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Influence of sequential vs. simultaneous dual-task exercise training on cognitive function in older adults

Tait, Jamie L., Duckham, Rachel L., Milte, Catherine M., Main, Luana C. and Daly, Robin M. 2017, Influence of sequential vs. simultaneous dual-task exercise training on cognitive function in older adults, Frontiers in aging neuroscience, vol. 9, pp. 1-10, doi: 10.3389/fnagi.2017.00368.

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Title Influence of sequential vs. simultaneous dual-task exercise training on cognitive function in older adults
Author(s) Tait, Jamie L.
Duckham, Rachel L.ORCID iD for Duckham, Rachel L. orcid.org/0000-0001-7882-2950
Milte, Catherine M.ORCID iD for Milte, Catherine M. orcid.org/0000-0003-0035-6405
Main, Luana C.ORCID iD for Main, Luana C. orcid.org/0000-0002-9576-9466
Daly, Robin M.ORCID iD for Daly, Robin M. orcid.org/0000-0002-9897-1598
Journal name Frontiers in aging neuroscience
Volume number 9
Article ID 368
Start page 1
End page 10
Total pages 10
Publisher Frontiers Media
Place of publication Lausanne, Switzerland
Publication date 2017-11
ISSN 1663-4365
Keyword(s) aging
cognition
dual-task training
older adults
physical activity
Science & Technology
Life Sciences & Biomedicine
Geriatrics & Gerontology
Neurosciences
Neurosciences & Neurology
RANDOMIZED-CONTROLLED-TRIAL
PHYSICAL-ACTIVITY
SYNAPTIC PLASTICITY
FOLLOW-UP
BRAIN
IMPAIRMENT
IMPROVES
DEMENTIA
RISK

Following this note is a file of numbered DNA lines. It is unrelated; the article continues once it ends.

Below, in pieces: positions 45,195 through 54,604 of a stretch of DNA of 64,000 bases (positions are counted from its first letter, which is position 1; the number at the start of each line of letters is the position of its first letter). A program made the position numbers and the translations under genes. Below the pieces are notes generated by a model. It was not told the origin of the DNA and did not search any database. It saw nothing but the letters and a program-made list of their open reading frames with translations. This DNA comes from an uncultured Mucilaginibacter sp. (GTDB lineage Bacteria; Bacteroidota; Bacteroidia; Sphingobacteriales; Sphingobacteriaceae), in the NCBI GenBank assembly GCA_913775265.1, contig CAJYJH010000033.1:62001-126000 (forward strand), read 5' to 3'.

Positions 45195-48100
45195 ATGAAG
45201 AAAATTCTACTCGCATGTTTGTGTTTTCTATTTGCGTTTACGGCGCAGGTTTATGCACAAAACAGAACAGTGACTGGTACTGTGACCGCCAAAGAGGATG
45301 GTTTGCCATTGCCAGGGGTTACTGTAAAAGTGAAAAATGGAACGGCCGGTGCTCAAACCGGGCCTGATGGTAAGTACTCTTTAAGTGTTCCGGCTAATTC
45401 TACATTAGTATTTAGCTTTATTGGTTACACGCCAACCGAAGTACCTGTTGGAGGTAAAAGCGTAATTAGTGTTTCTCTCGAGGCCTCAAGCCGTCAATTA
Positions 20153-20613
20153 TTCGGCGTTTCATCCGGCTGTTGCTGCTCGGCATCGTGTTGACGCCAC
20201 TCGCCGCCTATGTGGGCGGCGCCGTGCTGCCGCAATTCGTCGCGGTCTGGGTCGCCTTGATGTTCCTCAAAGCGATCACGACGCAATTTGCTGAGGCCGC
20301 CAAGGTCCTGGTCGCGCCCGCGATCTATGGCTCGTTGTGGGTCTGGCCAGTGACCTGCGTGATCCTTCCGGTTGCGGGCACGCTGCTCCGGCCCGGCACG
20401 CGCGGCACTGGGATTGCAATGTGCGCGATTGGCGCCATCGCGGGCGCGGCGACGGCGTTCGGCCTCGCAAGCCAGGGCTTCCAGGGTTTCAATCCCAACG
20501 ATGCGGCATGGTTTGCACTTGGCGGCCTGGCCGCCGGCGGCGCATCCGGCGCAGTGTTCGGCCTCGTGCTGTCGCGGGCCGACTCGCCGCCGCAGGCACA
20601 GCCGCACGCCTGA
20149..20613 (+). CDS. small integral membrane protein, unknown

INTERVENTION
Summary Emerging research indicates that exercise combined with cognitive training may improve cognitive function in older adults. Typically these programs have incorporated sequential training, where exercise and cognitive training are undertaken separately. However, simultaneous or dual-task training, where cognitive and/or motor training are performed simultaneously with exercise, may offer greater benefits. This review summary provides an overview of the effects of combined simultaneous vs. sequential training on cognitive function in older adults. Based on the available evidence, there are inconsistent findings with regard to the cognitive benefits of sequential training in comparison to cognitive or exercise training alone. In contrast, simultaneous training interventions, particularly multimodal exercise programs in combination with secondary tasks regulated by sensory cues, have significantly improved cognition in both healthy older and clinical populations. However, further research is needed to determine the optimal characteristics of a successful simultaneous training program for optimizing cognitive function in older people.
Language eng
DOI 10.3389/fnagi.2017.00368
Field of Research 110699 Human Movement and Sports Science not elsewhere classified
HERDC Research category C2 Other contribution to refereed journal
Copyright notice ©2017, Tait, Duckham, Milte, Main and Daly.
Free to Read? Yes
Use Rights Creative Commons Attribution licence
Persistent URL http://hdl.handle.net/10536/DRO/DU:30105313

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Every reasonable effort has been made to ensure that permission has been obtained for items included in DRO. If you believe that your rights have been infringed by this repository, please contact drosupport@deakin.edu.au.